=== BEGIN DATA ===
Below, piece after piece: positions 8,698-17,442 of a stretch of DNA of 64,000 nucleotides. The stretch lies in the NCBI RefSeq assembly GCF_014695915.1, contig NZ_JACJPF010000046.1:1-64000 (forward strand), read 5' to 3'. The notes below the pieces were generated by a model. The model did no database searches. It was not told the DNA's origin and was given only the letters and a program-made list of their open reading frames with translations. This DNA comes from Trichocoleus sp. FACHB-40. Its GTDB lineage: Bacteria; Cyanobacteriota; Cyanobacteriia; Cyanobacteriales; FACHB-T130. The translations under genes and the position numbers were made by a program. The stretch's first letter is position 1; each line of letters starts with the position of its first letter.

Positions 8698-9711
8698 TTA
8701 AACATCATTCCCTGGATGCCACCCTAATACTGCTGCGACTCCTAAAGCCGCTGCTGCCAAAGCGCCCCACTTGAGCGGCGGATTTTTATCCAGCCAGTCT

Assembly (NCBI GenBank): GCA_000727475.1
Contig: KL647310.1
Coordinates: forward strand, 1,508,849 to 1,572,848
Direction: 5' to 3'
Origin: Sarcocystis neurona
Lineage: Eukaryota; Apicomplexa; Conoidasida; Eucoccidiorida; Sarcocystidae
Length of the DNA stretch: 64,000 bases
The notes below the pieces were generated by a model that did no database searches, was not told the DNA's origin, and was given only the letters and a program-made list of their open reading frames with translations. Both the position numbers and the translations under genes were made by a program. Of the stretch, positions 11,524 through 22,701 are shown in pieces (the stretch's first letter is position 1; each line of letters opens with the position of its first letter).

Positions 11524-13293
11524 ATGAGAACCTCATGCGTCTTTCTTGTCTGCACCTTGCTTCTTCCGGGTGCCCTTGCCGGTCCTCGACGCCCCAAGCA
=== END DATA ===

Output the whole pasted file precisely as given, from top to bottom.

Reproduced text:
Below, piece after piece: positions 8,698-17,442 of a stretch of DNA of 64,000 nucleotides. The stretch lies in the NCBI RefSeq assembly GCF_014695915.1, contig NZ_JACJPF010000046.1:1-64000 (forward strand), read 5' to 3'. The notes below the pieces were generated by a model. The model did no database searches. It was not told the DNA's origin and was given only the letters and a program-made list of their open reading frames with translations. This DNA comes from Trichocoleus sp. FACHB-40. Its GTDB lineage: Bacteria; Cyanobacteriota; Cyanobacteriia; Cyanobacteriales; FACHB-T130. The translations under genes and the position numbers were made by a program. The stretch's first letter is position 1; each line of letters starts with the position of its first letter.

Positions 8698-9711
8698 TTA
8701 AACATCATTCCCTGGATGCCACCCTAATACTGCTGCGACTCCTAAAGCCGCTGCTGCCAAAGCGCCCCACTTGAGCGGCGGATTTTTATCCAGCCAGTCT

Assembly (NCBI GenBank): GCA_000727475.1
Contig: KL647310.1
Coordinates: forward strand, 1,508,849 to 1,572,848
Direction: 5' to 3'
Origin: Sarcocystis neurona
Lineage: Eukaryota; Apicomplexa; Conoidasida; Eucoccidiorida; Sarcocystidae
Length of the DNA stretch: 64,000 bases
The notes below the pieces were generated by a model that did no database searches, was not told the DNA's origin, and was given only the letters and a program-made list of their open reading frames with translations. Both the position numbers and the translations under genes were made by a program. Of the stretch, positions 11,524 through 22,701 are shown in pieces (the stretch's first letter is position 1; each line of letters opens with the position of its first letter).

Positions 11524-13293
11524 ATGAGAACCTCATGCGTCTTTCTTGTCTGCACCTTGCTTCTTCCGGGTGCCCTTGCCGGTCCTCGACGCCCCAAGCA